The 100-year-old Natural History Museum of Los Angeles County knows how to make an entrance.
On Saturday night, following a black-tie dinner to celebrate its centennial, the museum lifted the curtain on its brand-new entrance, the Otis Booth Pavilion.
The $13-million structure is a six-story-high, multimedia-infused glass cube that’s now home to the museum’s famous fin-whale skeleton, which hangs in a diving position from the ceiling. Until now, the building has been under wraps, with mystery mounting as to what shape it was taking under its tightly fitted white tent.
More than 1,000 people gathered, cocktails in hand, for the big reveal, which the museum milked for every bit of drama it could. A marching band, led by “Hunter” the T. rex and “Dakota” the triceratops, lumbered across the pavilion’s new pedestrian bridge, kicking off the festivities.
A half-hour light show, projected onto the face of the still-tented pavilion, followed. It included birthday wishes from prominent local arts and political figures — the Los Angeles Philharmonic’s Deborah Borda, county Supervisor Zev Yaroslavsky and “Seinfeld’s” Jason Alexander among them – as well as a dramatic photo montage of the museum through the decades and snippets from television shows and films shot at the museum.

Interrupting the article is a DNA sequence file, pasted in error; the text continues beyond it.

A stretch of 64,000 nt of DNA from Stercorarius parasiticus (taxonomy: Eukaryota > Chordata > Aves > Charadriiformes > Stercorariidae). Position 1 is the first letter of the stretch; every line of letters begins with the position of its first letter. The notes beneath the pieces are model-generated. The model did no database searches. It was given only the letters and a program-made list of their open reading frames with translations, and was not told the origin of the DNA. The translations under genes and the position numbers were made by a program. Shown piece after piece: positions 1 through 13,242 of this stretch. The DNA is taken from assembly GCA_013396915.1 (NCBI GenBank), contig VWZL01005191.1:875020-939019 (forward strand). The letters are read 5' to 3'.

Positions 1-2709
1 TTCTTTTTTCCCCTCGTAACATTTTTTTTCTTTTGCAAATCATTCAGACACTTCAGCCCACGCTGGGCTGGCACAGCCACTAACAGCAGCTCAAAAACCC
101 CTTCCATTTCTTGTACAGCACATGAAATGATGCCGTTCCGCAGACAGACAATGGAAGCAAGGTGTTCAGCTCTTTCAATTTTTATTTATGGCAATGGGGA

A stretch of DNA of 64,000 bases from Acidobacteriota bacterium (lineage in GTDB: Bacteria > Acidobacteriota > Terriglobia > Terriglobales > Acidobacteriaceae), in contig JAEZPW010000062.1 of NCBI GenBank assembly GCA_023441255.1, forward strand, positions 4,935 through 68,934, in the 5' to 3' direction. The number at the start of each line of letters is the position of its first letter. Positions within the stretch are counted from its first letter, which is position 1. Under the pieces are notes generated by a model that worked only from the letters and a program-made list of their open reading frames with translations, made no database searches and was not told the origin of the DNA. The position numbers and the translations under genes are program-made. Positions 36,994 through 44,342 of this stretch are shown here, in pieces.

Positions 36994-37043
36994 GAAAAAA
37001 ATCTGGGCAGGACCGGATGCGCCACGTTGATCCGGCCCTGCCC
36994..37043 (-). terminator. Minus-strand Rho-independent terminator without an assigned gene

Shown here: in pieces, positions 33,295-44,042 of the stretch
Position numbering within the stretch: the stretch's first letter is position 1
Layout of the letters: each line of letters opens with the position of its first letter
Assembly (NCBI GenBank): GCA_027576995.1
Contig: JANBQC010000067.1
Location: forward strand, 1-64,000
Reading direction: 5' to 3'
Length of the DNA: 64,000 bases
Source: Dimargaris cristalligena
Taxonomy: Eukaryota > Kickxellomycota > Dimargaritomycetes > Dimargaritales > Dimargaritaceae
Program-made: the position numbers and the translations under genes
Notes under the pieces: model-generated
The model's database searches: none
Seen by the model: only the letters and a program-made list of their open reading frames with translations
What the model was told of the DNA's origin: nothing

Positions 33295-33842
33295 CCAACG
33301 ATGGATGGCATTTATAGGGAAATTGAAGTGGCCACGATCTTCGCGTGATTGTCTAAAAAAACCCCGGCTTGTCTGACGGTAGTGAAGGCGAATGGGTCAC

But even “Mad Men,” “Bones” and Matthew Broderick’s famous Honda commercial couldn’t compete with the drama that came next.
First, a whale in a tank was projected onto the front of the building – it swooshed in circles, restless. Then real steam shot up from the roof of the Otis Booth Pavilion, as if coming from the whale’s spout.
Inside this “tank,” the whale threw itself against the side of the glass until the glass cracked and the force of the now-violently choppy water shattered the tank. In the midst of all this, the real-life curtain over the pavilion fell, rippling on its way to the ground as if it was a splash of white sea foam.
At this, the crowd — most in evening gowns and tuxes — let out a collective, cacophonous cheer. There was thunderous clapping, joyous hollering. A DJ started playing in the distance. Then the crowd flooded across the bridge into the officially open Otis Booth Pavilion, now glowing with more than 33,000 multicolored LED bulbs.
“I’m a little overwhelmed, frankly,” yelled lead architect Fabian Kremkus over the music. “But I’m thrilled. This will be the first real public amenity open to the community in this area. That’s the great thing about it.”
The pavilion, which faces Exposition Boulevard and the light-rail Expo Line, opens onto 3½ acres of new nature gardens. That’s where the drama will continue Sunday, with a day-to-night celebration that includes workshops, lectures and an evening concert featuring Devo and GZA/The Genius.
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